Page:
It must be noted that you won’t stumble across your perfect team straight away.
Everything takes trial and error unless you’re incredibly lucky. Don’t give up if you don’t
find them straight away. Join theatre clubs, societies, groups on social media. There are
avenues all around you, you just need to look for them.
Have you written in other forms?
The first time I started writing was actually doing fiction books. My first one ended
up getting wiped after a tech accident which definitely threw me off writing for a while, but
looking back on it, it was a great warm up to just get into writing in the first place. I started to find my style and narrative, which was almost like muscle memory when I started writing ‘Meat Cute’. I’m still writing a fiction book which has turned out to be a beast of a task, so probably won’t be finished soon! But to anyone starting out as a writer, I would say just start writing a book, even if it’s just for yourself. It is a great way to get into the art of storytelling, so then you can branch out to scripts or acting or whatever you want to do.
What are your top tips for emerging female playwrights/creatives who have not
had formal training?
I truly believe that formal training is becoming less and less imperative when it
comes to getting into creative industries. I think, sadly, a lot of it has become a money
making mill and it’s just such an expensive investment that most people cannot afford. I
didn’t have training in acting or writing, it was something I got into on my own merit and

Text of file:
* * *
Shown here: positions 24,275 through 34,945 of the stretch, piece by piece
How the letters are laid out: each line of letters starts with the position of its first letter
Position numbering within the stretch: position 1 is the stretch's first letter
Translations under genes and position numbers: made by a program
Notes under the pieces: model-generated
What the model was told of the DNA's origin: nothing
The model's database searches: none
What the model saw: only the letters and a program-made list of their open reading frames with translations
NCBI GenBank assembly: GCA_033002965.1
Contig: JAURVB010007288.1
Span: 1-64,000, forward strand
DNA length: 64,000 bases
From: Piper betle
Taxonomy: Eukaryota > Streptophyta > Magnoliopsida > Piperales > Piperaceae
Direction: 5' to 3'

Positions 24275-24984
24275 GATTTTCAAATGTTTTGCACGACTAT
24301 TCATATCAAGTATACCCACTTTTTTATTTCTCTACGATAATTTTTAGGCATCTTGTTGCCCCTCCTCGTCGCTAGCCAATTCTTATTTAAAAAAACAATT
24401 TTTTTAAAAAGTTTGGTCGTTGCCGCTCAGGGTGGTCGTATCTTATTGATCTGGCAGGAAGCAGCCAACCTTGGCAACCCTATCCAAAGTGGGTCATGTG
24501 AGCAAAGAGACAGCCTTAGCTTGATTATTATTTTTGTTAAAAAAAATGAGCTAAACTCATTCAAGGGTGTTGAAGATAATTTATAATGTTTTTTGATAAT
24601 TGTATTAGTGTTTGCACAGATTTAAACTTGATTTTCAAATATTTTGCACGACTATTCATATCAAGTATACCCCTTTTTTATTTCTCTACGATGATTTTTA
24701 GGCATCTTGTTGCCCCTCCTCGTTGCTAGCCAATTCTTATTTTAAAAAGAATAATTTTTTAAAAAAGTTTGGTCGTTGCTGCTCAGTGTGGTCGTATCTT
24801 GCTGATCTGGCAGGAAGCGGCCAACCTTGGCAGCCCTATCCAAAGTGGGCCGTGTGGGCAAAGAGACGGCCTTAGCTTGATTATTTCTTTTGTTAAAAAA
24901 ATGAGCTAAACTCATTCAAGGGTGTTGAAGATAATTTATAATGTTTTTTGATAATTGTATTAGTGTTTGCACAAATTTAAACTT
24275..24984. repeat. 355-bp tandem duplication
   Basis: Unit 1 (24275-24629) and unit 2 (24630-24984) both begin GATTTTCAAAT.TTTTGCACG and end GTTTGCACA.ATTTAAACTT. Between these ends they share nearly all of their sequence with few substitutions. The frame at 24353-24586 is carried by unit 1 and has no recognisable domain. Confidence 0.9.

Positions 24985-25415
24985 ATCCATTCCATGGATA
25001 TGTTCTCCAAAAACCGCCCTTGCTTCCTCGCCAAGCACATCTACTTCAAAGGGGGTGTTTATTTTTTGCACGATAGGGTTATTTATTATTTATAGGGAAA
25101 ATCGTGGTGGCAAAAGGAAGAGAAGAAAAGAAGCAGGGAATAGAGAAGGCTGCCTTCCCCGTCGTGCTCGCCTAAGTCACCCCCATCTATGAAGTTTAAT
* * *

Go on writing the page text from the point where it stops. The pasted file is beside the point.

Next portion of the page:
by building contacts along the way. I promise you, it’s not the be all and end all if you
don’t get into the course/school you wanted. It just means you have three more years
than you would have to crack into the industry.
If you could go back to the beginning of your interest in theatre, what would you
I think, knowing what I know now, I would go back and tell myself to start working
with people sooner. I was always a bit of a lone wolf and was intent on just making my
acting career by myself. I would love to have realised sooner that there is, of course,
strength in numbers and the sooner you surround yourself with people who want to make
the same projects as you, the better.
What are you working on next?
Well, things are finally picking up despite the stillness during lockdown! I’m very
lucky in that I was able to work a little last year, meaning that I have a series coming out
that I acted in called ‘Trust’ that will be on Amazon Prime and lots of things are happening
behind the scene in getting ‘Meat Cute’ on it’s feet. We’re hoping to have it in theatres by
summer and after that, will be working on a short film version to release to the world.